- Say the name of the person who died. You won’t upset the family. They don’t want to forget their loved one and they don’t want anyone else to either.
- Allow the person to cry without apologizing to them. We often say, “Oh, I am sorry. I didn’t mean to make you cry.” You didn’t make them cry. You gave them permission to let go of the pain and bring relief to their mind, body, and spirit. Tears are a natural way to release the stress and sorrow.
- Don’t try to fix it. You can’t. Allow the person to feel what they need to feel for however long they need to feel it without offering advice or attempting to persuade them in any way.
- Allow for anger and grief bursts. Anger is a normal part of the process. The person will feel it and needs to be allowed to express it. A burst of grief is when the person is seemingly having a relatively normal day and then is suddenly triggered by something they saw, read, or heard. It happens to everyone.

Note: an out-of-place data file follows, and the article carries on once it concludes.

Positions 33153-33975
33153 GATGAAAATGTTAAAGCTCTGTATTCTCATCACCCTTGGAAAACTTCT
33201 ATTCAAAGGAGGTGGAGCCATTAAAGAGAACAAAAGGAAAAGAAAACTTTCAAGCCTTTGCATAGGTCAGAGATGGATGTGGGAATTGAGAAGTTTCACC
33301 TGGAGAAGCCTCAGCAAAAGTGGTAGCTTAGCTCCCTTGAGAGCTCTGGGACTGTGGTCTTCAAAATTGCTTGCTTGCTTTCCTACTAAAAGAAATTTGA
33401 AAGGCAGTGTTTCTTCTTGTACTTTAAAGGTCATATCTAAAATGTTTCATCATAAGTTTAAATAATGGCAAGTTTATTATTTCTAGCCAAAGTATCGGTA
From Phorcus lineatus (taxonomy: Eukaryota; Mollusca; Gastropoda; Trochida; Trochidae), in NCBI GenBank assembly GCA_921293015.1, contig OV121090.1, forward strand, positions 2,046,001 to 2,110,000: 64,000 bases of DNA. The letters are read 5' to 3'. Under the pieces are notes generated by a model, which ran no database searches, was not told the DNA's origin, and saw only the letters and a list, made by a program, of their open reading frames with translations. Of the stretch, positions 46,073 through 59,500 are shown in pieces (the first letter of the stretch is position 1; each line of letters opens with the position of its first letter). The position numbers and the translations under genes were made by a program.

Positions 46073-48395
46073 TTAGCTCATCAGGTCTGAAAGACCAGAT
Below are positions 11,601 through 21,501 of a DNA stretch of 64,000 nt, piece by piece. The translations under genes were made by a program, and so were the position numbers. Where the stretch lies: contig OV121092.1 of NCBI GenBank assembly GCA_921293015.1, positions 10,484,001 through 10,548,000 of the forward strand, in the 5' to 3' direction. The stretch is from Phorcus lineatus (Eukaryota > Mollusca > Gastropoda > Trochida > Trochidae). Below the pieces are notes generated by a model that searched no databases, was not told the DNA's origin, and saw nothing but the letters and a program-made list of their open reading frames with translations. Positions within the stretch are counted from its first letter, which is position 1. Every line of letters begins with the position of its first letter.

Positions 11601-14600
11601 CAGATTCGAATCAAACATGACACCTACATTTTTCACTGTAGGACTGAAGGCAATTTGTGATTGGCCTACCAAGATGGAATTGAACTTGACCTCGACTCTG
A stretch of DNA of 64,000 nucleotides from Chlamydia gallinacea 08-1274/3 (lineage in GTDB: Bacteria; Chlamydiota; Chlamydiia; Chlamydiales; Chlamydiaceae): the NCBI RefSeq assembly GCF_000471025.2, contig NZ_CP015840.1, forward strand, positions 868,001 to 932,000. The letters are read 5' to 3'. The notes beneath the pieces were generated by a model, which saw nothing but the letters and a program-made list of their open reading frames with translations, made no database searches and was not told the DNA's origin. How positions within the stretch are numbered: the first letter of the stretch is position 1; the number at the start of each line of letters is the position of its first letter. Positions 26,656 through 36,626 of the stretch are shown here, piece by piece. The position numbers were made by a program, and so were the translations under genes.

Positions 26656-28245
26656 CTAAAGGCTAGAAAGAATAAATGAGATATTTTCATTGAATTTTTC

- Take care of yourself. If you want to support someone, then it is imperative that you eat well, get plenty of rest, have some fun, and give yourself permission to step aside for brief breaks. If you have unresolved grief, then now is the time to deal with it so you can be there for the other person.
- Prepare for grief in the workplace. Some will struggle because of their personal connection with the person and/or because the sorrow triggers unreconciled grief from past losses. Employers and supervisors should educate themselves on what to look for and how to best get the conversation started at work.
I am looking for families who have survived the journey of grief to include in a tribute trilogy of books. If your loved one served as a police officer, member of the military or as a first-responder and you would like to share the story of your grief journey, please email me and I will schedule a time to speak with you.